|Publication number||US5749317 A|
|Application number||US 08/588,016|
|Publication date||May 12, 1998|
|Filing date||Jan 17, 1996|
|Priority date||Jan 17, 1996|
|Publication number||08588016, 588016, US 5749317 A, US 5749317A, US-A-5749317, US5749317 A, US5749317A|
|Inventors||Richard Mark Richey, Sandra Barbra Richey|
|Original Assignee||Richey; Richard Mark, Richey; Sandra Barbra|
|Export Citation||BiBTeX, EndNote, RefMan|
|Patent Citations (44), Referenced by (27), Classifications (8), Legal Events (3)|
|External Links: USPTO, USPTO Assignment, Espacenet|
1. Field of the Invention
This invention relates generally to pet litter boxes. More specifically, this invention relates to enclosed litter boxes with a plurality of litter trays.
2. Related Art
Many pet litter boxes have been designed for increased ease of adsorbent material removal, ease of pet waste removal, or for concealment of the litter area. Many patents disclose means for screening the litter adsorbent material to remove clumps of pet waste, for example, U.S. Pat. No. 3,141,441 (Russel), U.S. Pat. No. 2,963,003 (Oberg, et al.), U.S. Pat. No. 3,809,013 (Rigney, et al.), U.S. Pat. No. 4,217,857 (Geddie), U.S. Pat. No. 4,312,295 (Harrington), U.S. Pat. No. 4,359,966 (Casino), U.S. Pat. No. 4,505,226 (Carlson), U.S. Pat. No. 4,615,300 (McDonough), U.S. Pat. No. 4,723,510 (Skillestad), U.S. Pat. No. 4,802,442 (Wilson), U.S. Pat. No. 5,062,392 (Lavash), U.S. Pat. No. 5,158,042 (Hammerslag, et al.), U.S. Pat. No. 5,207,772 (Lauretta, et al.). Some patents disclose stacked or nesting trays for allowing transfer of litter adsorbent from one tray to the other, for example, U.S. Pat. No. 3,908,597 (Taylor) and U.S. Pat. No. 3,796,188 (Bradstreet). Other patents disclose containers or enclosures which substantially surround the litter area, for example, U.S. Pat. No. 3,872,832 (Quinn), U.S. Pat. No. 4,858,561 (Springer), U.S. Pat. No. 5,181,480 (Dabolt), U.S. Pat. No. 5,211,134 (Bolo), U.S. Pat. No. 3,954,086 (Maness), and U.S. Pat. No. 3,100,474 (Schneider).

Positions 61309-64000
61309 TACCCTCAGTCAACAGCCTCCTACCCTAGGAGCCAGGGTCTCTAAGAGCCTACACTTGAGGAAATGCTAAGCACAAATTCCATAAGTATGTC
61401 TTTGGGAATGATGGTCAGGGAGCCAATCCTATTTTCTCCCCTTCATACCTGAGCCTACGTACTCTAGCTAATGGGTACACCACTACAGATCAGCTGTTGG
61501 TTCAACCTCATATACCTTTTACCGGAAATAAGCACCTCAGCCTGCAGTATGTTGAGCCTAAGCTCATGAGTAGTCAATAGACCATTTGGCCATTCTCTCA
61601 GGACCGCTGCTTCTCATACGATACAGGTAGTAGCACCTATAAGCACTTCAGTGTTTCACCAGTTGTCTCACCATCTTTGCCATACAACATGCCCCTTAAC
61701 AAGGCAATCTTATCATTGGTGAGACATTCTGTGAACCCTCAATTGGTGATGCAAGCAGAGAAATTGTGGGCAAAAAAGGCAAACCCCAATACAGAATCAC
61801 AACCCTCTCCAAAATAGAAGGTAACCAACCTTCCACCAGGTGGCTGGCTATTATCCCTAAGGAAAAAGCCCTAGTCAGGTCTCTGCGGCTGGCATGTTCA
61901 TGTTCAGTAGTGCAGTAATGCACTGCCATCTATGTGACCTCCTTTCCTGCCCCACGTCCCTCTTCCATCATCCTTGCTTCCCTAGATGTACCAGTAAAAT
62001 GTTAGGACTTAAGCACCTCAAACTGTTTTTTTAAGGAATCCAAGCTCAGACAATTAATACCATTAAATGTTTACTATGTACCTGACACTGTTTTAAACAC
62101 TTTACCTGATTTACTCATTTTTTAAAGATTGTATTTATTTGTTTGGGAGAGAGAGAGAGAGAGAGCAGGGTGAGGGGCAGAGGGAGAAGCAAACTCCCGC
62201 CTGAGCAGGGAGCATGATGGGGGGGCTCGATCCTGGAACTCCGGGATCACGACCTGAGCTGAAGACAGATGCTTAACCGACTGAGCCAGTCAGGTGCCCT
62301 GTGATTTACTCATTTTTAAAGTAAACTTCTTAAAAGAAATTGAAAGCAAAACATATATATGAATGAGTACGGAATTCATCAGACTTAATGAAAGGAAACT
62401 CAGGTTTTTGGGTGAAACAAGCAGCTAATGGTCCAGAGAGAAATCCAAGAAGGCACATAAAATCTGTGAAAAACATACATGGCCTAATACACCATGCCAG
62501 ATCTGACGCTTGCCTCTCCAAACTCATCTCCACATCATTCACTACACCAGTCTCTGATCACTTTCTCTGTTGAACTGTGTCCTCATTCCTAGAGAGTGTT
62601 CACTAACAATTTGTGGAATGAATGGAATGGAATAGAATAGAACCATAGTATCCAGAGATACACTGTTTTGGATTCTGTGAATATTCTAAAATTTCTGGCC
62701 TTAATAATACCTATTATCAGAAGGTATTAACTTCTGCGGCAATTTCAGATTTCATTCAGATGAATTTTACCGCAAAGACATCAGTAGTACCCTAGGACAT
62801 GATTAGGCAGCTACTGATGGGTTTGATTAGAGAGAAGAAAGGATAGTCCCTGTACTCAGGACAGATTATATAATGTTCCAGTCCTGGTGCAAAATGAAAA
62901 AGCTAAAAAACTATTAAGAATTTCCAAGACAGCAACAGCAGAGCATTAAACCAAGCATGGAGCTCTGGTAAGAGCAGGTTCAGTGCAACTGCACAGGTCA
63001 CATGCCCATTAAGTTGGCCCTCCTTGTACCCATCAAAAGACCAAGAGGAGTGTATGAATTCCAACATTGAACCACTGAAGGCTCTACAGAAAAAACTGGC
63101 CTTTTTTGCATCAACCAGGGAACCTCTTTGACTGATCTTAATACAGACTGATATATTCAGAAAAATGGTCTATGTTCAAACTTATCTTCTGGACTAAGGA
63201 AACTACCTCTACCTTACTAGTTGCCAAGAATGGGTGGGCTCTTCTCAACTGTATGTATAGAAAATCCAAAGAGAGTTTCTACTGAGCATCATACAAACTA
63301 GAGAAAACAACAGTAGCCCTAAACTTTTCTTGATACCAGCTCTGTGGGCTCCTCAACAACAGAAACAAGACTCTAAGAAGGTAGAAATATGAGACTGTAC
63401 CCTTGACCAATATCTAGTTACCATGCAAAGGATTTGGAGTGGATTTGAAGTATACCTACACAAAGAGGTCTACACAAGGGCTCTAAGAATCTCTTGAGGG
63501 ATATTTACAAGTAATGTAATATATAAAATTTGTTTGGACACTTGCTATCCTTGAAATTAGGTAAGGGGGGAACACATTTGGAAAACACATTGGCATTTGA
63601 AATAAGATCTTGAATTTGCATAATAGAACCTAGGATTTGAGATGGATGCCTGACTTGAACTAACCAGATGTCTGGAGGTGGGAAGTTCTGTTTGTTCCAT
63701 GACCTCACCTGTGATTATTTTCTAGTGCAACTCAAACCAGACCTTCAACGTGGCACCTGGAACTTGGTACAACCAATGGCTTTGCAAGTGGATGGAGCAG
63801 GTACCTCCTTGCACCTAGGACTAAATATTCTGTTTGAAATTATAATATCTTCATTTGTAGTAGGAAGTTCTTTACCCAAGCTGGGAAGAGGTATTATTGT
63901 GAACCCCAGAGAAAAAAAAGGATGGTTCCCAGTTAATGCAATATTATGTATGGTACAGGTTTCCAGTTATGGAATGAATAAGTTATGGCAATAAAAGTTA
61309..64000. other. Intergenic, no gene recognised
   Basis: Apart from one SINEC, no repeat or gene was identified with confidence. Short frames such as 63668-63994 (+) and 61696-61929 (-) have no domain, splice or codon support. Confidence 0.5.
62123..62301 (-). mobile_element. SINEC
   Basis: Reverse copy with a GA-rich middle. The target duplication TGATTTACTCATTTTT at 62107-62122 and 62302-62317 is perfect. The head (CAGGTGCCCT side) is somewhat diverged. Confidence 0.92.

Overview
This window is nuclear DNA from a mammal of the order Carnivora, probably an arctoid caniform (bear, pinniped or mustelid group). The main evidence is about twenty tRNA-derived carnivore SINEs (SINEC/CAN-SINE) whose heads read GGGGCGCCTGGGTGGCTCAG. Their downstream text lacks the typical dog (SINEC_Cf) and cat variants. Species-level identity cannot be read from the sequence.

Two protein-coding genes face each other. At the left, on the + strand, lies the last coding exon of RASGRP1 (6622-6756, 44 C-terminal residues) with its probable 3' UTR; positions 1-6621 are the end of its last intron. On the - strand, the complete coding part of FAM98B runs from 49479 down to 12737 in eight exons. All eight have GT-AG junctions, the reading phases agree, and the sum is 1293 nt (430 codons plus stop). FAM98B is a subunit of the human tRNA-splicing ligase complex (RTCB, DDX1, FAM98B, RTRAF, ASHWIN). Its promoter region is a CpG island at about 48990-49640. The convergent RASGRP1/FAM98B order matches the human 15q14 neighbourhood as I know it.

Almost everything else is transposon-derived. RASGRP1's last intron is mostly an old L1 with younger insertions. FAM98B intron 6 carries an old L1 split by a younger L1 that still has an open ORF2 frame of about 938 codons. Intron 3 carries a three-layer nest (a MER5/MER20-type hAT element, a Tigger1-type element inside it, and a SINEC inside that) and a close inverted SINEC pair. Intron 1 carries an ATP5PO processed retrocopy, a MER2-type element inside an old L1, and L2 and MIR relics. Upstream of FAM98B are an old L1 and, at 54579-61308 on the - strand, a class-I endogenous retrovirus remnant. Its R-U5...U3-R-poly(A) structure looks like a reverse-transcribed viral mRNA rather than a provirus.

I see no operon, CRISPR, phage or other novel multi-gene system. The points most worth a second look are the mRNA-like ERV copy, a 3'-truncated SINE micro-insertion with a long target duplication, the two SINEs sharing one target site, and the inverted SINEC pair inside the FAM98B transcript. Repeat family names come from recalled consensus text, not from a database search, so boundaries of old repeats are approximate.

Still, there is a need for an attractive litter system that includes easy and neat removal of pet waste and changeout of adsorbent material.
This invention is a pet litter system comprising a cabinet that provides for neat and quick litter area cleaning with minimum handling of pet litter materials and equipment. The cabinet comprises an enclosure having an interior space for receiving a plurality of litter drawers, which are preferably slidably supported in the cabinet and which preferably include a first and second drawer in a top and bottom position in a lower region of the interior space, respectively. The cabinet preferably includes a door in a sidewall that allows for drawer removal and a pet door located above the top drawer for the animal to enter and exit the cabinet. Preferably, the litter drawers each have a bottom, which includes a screening means, such as a screen or perforated plate, and a removable cover means for temporarily blocking the screening means, for example, a slide for covering and uncovering the screening means.
The cabinet is preferably generally a furniture-console shaped single unit, that is, generally a box-shape, with a substantially flat, outer top surface, which serves to adapt the cabinet for dual use as a table surface, storage surface, elevated cat bed, etc.
FIG. 1 is a front perspective view of one embodiment of the invention.
FIG. 2 is a detail view of the embodiment of FIG. 1, showing part of the top drawer and support means.
FIG. 3 is a detail view of the embodiment of FIG. 1, showing part of the top and bottom drawers during screening of adsorbent.